verb (used without object), car·oled, car·ol·ing or (especially British) car·olled, car·ol·ling.
verb (used with object), car·oled, car·ol·ing or (especially British) car·olled, car·ol·ling.
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Origin of carol
OTHER WORDS FROM carolcar·ol·er; especially British, car·ol·ler, nounoutcarol, verb (used with object), out·car·oled, out·car·ol·ing or (especially British) out·car·olled, out·car·ol·ling.un·car·oled, adjectiveun·car·olled, adjective
Definition for carol (2 of 3)
Definition for carol (3 of 3)
Example sentences from the Web for carol
There was Carol White, a ho-hum homemaker who finds herself besieged by multiple chemical sensitivity in Safe.
A Christmas Carol revived and reinvented it around the gift of giving.
Finally, a score or so of films have been made of the story, some called A Christmas Carol and others, simply, Scrooge.
When A Christmas Carol was published just in time for the Christmas of 1843, the holiday had been in a long decline in England.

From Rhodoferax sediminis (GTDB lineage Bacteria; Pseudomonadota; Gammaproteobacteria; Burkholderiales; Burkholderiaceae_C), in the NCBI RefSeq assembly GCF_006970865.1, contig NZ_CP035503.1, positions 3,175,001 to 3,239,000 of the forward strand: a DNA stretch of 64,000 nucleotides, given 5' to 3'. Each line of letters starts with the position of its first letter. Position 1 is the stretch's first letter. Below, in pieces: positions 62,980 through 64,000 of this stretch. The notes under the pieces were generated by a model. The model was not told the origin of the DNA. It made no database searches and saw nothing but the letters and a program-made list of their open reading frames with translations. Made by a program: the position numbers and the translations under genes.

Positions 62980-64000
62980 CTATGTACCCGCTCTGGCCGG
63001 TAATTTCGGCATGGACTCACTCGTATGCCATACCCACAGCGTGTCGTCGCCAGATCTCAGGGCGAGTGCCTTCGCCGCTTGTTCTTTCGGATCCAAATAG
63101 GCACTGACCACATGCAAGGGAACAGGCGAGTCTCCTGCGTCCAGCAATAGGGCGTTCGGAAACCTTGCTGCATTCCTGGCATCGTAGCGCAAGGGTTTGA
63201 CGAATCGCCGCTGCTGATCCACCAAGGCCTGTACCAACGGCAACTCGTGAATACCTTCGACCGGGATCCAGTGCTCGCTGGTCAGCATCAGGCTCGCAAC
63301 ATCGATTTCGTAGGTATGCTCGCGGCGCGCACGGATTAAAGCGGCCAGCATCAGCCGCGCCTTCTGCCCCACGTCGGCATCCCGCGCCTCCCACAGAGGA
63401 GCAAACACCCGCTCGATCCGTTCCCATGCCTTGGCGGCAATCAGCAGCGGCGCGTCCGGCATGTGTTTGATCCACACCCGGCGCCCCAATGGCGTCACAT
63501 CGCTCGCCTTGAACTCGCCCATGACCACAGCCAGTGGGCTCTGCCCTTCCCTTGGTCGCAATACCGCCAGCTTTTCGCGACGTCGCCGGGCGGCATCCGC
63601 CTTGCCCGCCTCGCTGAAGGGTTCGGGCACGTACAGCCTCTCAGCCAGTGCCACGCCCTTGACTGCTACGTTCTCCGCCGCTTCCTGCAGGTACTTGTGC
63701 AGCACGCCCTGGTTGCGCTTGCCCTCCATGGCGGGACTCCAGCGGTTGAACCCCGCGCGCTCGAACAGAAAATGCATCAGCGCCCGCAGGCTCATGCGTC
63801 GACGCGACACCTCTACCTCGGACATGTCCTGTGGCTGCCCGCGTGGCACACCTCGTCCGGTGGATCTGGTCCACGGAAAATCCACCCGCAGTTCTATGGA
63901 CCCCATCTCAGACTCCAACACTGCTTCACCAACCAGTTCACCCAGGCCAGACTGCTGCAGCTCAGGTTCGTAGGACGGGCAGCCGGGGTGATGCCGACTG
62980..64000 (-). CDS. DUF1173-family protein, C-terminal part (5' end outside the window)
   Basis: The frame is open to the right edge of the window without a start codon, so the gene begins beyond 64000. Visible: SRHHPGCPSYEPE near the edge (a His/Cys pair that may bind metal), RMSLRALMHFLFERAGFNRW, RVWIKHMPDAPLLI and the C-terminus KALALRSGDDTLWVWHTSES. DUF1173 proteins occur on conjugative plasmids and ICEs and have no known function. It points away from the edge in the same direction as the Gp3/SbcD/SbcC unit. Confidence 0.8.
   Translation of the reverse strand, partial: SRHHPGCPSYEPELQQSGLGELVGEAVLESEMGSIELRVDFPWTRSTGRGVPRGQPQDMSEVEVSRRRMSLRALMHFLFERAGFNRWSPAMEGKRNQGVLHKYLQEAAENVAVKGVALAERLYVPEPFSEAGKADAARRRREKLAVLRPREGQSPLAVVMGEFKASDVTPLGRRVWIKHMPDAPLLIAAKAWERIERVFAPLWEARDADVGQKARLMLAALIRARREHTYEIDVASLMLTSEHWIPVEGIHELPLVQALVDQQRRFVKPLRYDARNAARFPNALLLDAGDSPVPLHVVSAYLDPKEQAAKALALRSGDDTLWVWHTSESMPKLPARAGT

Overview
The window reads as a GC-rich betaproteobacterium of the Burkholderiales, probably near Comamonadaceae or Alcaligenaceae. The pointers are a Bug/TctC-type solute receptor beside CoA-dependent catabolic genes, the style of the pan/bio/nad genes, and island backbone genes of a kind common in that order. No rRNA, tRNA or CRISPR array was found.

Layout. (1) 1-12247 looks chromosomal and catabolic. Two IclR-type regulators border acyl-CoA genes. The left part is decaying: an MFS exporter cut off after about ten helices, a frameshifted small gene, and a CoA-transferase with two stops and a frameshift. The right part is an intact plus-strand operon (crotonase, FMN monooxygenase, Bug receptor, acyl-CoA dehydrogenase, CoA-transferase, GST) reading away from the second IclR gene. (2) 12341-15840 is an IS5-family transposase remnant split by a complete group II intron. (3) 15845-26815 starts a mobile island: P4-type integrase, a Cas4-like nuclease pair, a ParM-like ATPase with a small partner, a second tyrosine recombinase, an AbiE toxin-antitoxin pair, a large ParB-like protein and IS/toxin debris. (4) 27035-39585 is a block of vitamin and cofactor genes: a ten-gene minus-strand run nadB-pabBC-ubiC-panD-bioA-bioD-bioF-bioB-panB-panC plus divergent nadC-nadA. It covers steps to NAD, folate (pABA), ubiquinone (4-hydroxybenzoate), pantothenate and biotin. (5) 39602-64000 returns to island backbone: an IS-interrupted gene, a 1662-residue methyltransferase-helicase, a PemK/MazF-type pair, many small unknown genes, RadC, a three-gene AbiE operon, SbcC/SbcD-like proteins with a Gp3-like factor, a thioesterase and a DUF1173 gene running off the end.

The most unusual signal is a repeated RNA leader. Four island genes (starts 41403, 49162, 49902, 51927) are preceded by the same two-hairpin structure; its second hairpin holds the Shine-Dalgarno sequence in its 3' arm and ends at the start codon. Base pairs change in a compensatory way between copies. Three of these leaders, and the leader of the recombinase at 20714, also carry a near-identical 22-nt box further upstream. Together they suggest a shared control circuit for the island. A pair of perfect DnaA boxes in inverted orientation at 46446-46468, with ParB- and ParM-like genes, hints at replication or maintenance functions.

Today, in contrast, if Grandma Maude starts one in Maine, Aunty Carol can directly help out from California.
She looked radiantly beautiful, and as happy as if her soul were singing a Christmas Carol.Rosemary in Search of a Father|C. N. Williamson
Ill wager you dont even know what side of a horse to get on, declared Carol as the latter two disappeared into their own room.
I gathered that much, Virginia said, rising as Janet and Carol returned, this time fully dressed and eager to get outside.
At supper Janet and Carol had proposed a camping trip which the others received with enthusiasm.
I wish I had brought some cotton, Carol commented darkly, for my ears, she added at Janets curious glance.